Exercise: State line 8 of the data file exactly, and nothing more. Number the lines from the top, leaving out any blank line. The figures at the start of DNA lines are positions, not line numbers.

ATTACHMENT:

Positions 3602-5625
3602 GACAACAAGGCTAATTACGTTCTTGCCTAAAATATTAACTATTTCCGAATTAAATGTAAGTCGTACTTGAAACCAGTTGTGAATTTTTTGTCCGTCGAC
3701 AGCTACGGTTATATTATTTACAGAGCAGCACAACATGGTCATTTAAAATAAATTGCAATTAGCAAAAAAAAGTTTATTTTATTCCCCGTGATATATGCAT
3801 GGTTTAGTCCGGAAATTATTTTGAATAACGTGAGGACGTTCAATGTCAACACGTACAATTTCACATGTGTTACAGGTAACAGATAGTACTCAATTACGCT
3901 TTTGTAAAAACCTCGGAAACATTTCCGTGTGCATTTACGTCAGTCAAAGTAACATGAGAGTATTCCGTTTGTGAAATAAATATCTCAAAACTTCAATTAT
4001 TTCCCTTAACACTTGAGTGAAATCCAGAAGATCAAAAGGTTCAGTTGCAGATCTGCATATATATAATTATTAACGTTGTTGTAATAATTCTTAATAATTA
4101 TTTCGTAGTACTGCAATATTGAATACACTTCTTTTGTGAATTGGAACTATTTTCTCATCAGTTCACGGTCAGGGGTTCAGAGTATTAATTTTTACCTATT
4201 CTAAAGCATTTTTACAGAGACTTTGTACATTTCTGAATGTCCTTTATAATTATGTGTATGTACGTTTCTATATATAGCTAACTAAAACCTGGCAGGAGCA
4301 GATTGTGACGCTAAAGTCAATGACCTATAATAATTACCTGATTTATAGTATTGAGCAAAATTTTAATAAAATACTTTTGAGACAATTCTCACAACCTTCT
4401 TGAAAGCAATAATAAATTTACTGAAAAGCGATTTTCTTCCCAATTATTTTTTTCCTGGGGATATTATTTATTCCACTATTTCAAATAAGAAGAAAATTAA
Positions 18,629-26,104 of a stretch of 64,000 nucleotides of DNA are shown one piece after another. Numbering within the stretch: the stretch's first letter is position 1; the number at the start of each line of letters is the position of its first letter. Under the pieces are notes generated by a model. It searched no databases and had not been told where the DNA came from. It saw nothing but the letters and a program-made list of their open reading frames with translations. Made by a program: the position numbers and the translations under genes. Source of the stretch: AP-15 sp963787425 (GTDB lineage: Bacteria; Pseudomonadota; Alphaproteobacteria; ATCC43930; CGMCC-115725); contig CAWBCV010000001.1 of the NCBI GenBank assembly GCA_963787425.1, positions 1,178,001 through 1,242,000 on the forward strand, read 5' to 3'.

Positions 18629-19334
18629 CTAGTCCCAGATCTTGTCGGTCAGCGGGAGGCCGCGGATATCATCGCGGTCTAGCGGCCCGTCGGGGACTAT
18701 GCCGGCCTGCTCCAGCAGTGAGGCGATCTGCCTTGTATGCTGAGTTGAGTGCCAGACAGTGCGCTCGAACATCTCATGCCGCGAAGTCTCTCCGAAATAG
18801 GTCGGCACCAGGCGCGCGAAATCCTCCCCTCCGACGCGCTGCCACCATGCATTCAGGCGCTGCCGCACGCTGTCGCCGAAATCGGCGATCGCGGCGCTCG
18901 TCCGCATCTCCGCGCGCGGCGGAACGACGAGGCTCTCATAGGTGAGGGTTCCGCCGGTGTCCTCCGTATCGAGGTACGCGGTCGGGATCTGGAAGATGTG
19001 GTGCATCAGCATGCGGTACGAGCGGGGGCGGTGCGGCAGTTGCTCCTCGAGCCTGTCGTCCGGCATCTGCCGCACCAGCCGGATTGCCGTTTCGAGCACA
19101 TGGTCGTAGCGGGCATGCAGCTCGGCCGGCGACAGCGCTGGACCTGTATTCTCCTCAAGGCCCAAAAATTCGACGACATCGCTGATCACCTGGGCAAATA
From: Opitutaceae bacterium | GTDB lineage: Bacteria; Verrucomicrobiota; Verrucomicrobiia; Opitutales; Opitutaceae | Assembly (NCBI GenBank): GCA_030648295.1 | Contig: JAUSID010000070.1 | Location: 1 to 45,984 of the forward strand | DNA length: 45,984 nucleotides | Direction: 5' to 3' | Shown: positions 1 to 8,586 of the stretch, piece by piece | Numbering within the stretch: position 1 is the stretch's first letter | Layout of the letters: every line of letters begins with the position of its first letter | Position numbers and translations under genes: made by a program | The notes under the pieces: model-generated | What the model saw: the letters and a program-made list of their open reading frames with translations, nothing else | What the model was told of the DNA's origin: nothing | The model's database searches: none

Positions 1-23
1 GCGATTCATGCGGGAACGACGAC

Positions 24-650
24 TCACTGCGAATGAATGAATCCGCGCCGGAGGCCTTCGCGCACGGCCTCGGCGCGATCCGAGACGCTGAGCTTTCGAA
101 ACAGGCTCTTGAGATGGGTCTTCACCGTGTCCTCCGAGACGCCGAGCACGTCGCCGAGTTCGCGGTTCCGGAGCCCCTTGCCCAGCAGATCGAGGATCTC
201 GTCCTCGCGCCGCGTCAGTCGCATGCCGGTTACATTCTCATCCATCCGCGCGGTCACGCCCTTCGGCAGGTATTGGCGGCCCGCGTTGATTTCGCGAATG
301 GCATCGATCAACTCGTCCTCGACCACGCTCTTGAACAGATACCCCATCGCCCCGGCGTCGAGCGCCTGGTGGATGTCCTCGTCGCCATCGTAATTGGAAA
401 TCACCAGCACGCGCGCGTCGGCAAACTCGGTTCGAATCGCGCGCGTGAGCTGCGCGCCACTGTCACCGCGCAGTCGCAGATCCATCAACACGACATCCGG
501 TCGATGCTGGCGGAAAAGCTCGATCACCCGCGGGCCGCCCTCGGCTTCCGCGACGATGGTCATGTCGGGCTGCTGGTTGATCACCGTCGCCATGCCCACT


4201 CTAAAGCATTTTTACAGAGACTTTGTACATTTCTGAATGTCCTTTATAATTATGTGTATGTACGTTTCTATATATAGCTAACTAAAACCTGGCAGGAGCA